(Not Quite) Everything You Ever Wanted to Know about Leaving Google (And Were Afraid to Ask)

I thought I’d write up a bit about how I’ve gone about leaving Google and why I’ve done so. This is going to get a bit long, so bear with me.

This was a pretty personal decision on my part. It’s not something I generally recommend at this point. Once you try to fight the Google hegemony, you really start to realize how pervasive and powerful it is. Google positions itself as a kind of default for the web services that make up our daily lives—mail, documents, search—and even as organizational foci, like with groups, document sharing, messaging, and now Plus.

I think Plus was the thing that really started to drive a wedge between Google and me. As Google began to push Plus aggressively and made questionable policies around it (like the nym wars), I began to see Google as a corporate entity whose goals were fundamentally at odds with my interests as a person. The bottom line is that I didn’t want to be a product anymore.

I also worried about the future. Now that Google has shown the potential to tear down well beloved and well used services (like Reader), what else would they do? Talk is becoming a feature of Plus. Would mail eventually become so? That’s not what I want.

I want a home on the Internet. Or maybe a homestead. A place on which to hang my identity and remain static as long as possible. Changing from service to server a few times a decade is very awkward.

To this end, I registered a domain for my personal use (the same one which hosts this very web log) and began to wonder how best to set up my own services.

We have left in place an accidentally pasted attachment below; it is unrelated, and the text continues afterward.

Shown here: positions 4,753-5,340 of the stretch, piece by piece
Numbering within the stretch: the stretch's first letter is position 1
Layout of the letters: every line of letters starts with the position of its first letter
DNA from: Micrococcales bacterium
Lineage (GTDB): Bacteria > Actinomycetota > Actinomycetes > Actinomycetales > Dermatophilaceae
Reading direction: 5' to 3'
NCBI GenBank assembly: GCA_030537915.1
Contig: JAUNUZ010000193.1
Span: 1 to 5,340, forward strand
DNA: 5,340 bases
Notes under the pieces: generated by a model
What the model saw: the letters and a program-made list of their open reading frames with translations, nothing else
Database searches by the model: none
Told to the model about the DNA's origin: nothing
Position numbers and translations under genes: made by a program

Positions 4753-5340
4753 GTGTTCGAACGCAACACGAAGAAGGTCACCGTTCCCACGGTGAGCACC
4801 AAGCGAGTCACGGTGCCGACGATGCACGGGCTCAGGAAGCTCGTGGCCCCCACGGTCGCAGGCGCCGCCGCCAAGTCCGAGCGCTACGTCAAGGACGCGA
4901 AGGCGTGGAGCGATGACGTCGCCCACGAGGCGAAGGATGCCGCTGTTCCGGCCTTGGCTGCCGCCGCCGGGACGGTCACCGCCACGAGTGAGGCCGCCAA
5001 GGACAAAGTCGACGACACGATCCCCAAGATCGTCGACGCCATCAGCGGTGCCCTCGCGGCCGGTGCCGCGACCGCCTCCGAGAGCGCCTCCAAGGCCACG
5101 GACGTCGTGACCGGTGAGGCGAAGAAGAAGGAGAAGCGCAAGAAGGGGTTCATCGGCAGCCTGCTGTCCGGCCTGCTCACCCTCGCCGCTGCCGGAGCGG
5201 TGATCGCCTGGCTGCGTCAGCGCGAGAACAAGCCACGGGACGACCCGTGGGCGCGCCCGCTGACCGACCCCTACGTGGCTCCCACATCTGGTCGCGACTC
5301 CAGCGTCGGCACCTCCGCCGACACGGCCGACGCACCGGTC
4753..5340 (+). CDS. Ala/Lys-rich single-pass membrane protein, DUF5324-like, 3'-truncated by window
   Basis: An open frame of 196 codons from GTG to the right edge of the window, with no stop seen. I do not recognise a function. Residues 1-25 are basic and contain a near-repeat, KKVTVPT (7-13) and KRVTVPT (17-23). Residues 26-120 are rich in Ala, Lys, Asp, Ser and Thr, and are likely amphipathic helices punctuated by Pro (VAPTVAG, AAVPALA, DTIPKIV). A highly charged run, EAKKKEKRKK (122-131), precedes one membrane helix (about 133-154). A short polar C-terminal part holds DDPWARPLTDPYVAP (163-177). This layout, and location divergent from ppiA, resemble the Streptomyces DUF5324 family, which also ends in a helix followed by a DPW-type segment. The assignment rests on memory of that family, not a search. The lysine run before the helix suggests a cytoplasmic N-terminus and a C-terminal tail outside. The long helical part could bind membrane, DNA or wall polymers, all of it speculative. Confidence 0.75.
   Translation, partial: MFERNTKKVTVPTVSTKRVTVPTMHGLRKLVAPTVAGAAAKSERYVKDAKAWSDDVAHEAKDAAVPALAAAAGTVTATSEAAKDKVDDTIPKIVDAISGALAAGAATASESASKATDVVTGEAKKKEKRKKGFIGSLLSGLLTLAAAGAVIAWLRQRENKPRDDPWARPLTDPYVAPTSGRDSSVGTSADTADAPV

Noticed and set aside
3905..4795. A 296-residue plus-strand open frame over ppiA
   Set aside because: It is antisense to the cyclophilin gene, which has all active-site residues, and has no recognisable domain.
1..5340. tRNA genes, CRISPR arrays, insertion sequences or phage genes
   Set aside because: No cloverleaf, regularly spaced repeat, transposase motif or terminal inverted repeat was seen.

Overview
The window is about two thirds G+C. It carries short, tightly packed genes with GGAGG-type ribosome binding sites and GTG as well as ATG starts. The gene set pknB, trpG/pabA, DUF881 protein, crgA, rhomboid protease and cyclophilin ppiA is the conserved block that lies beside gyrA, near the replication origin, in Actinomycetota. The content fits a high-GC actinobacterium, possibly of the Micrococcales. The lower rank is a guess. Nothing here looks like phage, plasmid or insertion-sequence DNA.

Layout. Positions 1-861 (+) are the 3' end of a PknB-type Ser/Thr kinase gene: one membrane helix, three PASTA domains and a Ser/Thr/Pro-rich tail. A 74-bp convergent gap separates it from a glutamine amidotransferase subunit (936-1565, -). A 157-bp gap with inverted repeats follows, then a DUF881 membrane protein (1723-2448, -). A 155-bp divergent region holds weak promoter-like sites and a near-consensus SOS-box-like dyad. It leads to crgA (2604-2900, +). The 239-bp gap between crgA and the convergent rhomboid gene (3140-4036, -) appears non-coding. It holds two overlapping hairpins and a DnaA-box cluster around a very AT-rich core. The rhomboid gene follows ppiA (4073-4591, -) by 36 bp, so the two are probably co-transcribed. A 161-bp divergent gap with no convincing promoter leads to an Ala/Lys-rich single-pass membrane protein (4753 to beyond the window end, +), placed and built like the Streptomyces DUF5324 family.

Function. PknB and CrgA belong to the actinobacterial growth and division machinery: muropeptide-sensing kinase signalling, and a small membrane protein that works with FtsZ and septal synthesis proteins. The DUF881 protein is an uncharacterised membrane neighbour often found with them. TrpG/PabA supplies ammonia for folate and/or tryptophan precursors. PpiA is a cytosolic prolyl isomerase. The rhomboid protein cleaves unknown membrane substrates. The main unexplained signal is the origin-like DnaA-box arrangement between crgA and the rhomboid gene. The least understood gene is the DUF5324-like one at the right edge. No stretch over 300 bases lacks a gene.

Google provides a lot of services. I wanted to replace the majority of them, where it made sense. For this post, I’m going to talk primarily about the ones I use for personal information management and communication. For me, this includes Mail, Calendar, Talk, Groups, and Voice.

Initially, I wanted to replace all these services with self-hosted open source services on a virtual server. That’s still certainly possible, but as time passed, I realize some services just weren’t worth my time or money to set up and maintain indefinitely. I realized, in some cases, that the software isn’t quite there, and in other cases, I couldn’t accomplish my goals that way. All that matters is that I control the domain and the data, really. Replacing Google has meant questioning my motivations and goals along and along and making decisions accordingly.

As an example, the first thing (and biggest thing) that I wanted to replace was mail. Gmail has innovated remarkably in the space of mail user agents, leading to amazing clients, and I’ve used Gmail exclusively for the better part of a decade, so the bar was a bit high in that regard. I also figured that server-side mail transfer agents had equally advanced in the time since I had last set up a mail server.

I was wrong. Mail servers have changed very little. What seems to have changed the most, with regards to MTAs, was all the other rigamarole to avoid being marked as spam. Between making sure my DNS setup was just right, getting DKIM signing working, making sure I had working SSL certificates, and so on, I felt like I had gotten in over my head. It certainly would have been workable, but I didn’t want to have to maintain that mess (and spend days encountering subtleties in my setup that made it insecure or flub a command and risk dropping mail on the floor).

There was also the matter of an SMTP server. I would need to send my mail somewhere. Probably using my ISP’s supplied SMTP servers? The days of sending mail around directly from server to destination in a trusted way are over, from what I can tell. This means, no matter what, I couldn’t be on my own with mail or completely avoid US-based MTAs from seeing my mail (even if the transmission itself were secure) ((I may have misunderstood all this; if so, disregard.)).